Pirelli is a pure-play tyre company. Results for the first nine months of 2012, released in November, show net profit increased nearly 23 percent year-on-year (308.3 million euros), while revenues increased more than 7 percent (4.6 billion euros), though the overall net financial position showed a loss of 1.8 billion euros – due in part to unfavourable exchange rates.
With its 4 billion euro market capitalisation, Pirelli hit the number five tyre-maker in the world… the right size for a takeover bid by one of the big guys: Bridgestone, perhaps? Pirelli may have a sexy image but it’s not stupid. Tronchetti opened the door to a number of investors to position as potential “white knights” in the case of a takeover bid. “We enlarged our share structure to include a number of institutional investors that are global – from the U.S., from China. They are confident in our company; they support the management, they support the company,” he explains. “I think it would be very costly for another player to buy Pirelli.” That shareholder structure was just confirmed to last through to at least the spring of 2014.
Pirelli has further monetised its sex appeal - creating a fashion line, jerseys for the football clubs it sponsors, and the 40-year-old iconic Pirelli calendar, which started in the U.K. as something dealers could give away to truck-drivers. Today its clients are more widespread and diverse, and the calendar aspires to a kind of popular art form. “After a few years, even the headquarters understood that it could be a good way to advertise the brand, and so the adventure started,” Tronchetti explains. “I’ve been taking care of the calendar since 1992 and so the 20 years of the calendar have been really exciting. The calendar has to change with the changes in behaviour of people around the world: it’s a mirror that shows the evolution of society, and we have to find, through the eyes of photographers, something that is attractive but also represents the society in which we live.”
Power and control
Tronchetti himself represents the society in which he lives. His name appears or has appeared in the board of directors lists of most leading Italian companies – including the famed La Scala opera company and Bocconi University. If you want to apply the mantle of “powerful”, it would drape comfortably on his shoulders. But he acknowledges the company’s motto, “Power is nothing without control”, applies to more than just race car driving. “I think that doing business means taking risks,” he opines. “But never to take risks that are so high that you endanger the future of the company. We have to be creative, we have to be innovative, we have to look forward and be visionaries, but we have to trust ourselves in any possible challenge. The CEO is responsible for the future of the company, and it is not good to risk the future of the company.”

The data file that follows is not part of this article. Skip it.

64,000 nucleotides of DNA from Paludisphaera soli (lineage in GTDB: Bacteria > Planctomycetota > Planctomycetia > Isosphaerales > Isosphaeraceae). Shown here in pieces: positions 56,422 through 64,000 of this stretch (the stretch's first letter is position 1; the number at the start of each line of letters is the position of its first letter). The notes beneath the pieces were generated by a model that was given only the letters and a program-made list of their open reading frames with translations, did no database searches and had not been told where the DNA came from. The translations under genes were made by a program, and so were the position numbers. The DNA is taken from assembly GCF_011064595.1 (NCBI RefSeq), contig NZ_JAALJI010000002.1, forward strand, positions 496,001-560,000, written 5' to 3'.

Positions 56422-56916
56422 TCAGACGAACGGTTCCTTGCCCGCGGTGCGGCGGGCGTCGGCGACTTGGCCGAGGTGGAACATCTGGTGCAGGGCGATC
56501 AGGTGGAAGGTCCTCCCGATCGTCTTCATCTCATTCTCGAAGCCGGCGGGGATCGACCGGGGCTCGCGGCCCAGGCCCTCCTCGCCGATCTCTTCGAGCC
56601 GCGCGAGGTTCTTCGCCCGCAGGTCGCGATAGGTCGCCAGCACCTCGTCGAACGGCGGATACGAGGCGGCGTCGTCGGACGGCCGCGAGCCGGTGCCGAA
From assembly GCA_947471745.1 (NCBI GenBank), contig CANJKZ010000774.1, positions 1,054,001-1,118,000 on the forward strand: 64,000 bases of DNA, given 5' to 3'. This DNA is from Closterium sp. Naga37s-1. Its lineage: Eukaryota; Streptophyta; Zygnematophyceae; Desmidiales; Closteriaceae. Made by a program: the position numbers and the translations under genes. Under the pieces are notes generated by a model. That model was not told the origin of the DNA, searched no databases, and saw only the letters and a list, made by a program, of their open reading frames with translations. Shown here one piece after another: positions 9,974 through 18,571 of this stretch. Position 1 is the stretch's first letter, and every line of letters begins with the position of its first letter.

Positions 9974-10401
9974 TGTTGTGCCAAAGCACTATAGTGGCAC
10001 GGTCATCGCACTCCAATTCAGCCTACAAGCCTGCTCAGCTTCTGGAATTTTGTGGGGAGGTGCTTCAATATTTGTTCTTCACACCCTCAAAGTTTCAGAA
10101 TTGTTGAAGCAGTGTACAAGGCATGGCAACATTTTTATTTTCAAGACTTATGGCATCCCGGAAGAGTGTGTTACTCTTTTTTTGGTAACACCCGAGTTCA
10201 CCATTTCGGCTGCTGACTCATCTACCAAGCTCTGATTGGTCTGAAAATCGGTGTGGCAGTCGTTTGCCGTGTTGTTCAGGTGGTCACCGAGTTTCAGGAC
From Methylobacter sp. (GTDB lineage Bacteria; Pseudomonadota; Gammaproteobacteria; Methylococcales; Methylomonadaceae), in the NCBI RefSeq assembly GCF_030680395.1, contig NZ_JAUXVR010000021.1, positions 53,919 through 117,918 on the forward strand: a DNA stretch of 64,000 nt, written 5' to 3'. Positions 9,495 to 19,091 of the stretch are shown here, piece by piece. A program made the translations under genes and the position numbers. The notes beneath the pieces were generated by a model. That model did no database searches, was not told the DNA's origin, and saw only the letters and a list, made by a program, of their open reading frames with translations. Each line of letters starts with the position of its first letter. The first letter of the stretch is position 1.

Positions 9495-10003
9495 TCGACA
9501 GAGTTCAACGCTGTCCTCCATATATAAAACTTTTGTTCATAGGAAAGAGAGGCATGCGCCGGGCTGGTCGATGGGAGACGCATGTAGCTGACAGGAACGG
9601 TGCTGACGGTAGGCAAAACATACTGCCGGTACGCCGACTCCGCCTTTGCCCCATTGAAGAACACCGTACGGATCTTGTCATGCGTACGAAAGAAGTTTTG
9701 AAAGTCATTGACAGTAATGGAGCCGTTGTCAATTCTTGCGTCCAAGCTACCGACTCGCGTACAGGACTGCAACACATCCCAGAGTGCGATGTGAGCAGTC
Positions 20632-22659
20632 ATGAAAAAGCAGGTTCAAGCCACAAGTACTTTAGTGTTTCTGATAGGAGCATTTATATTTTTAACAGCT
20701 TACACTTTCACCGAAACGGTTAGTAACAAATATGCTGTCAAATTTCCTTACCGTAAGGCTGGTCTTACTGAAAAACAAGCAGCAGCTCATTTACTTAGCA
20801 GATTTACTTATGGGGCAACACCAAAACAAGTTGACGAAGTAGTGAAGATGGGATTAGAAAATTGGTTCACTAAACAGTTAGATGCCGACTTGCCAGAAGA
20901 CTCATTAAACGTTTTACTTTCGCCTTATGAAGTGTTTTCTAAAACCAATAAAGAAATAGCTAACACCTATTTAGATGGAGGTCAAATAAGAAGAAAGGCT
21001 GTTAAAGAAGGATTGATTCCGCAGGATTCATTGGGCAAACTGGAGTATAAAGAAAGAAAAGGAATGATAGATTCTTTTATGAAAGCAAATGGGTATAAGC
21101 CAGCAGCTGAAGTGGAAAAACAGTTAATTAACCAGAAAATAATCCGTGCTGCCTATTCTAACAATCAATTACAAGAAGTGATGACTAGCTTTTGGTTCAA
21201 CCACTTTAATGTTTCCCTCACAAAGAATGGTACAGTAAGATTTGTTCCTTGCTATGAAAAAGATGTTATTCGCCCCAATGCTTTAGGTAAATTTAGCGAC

He learned this tough lesson first-hand when he assumed the helm of Telecom Italia from September 2001 to September 2006, in the early days of its privatisation. It proved too big a risk and he admits he failed spectacularly. “The company performed very well but it was state-owned company and it was very difficult to try to be entrepreneurial. Luckily I left and was back to Pirelli.” - the company he joined originally in 1986 and has led since 1993.
The Telecom Italia experience has made him cognisant of what it takes to be the CEO of a global business today. “The only way our company can survive in the next decades is to have good products, good people, and take care of society and of the environment. You have to see the evolution of the world together with your company. You cannot keep an eye on the company without looking at society,” he says. “Only a harmonious growth can guarantee the growth of the company for the kids and their kids.”
It is unclear at this stage whether Giovanni, Tronchetti’s son with former wife and Pirelli heiress, will move into the executive suite when the mid-60s Tronchetti retires. Pirelli has a relatively young international management team, ten of whom are earmarked to run the company for the foreseeable future. “Out of them, there will be one in the next years who will have the most drive, the most vision. A committee, of which I am a part, will decide who is the one who could succeed me. Our company is under forty years old. I’d love to be part of a story that lasts a number of centuries.”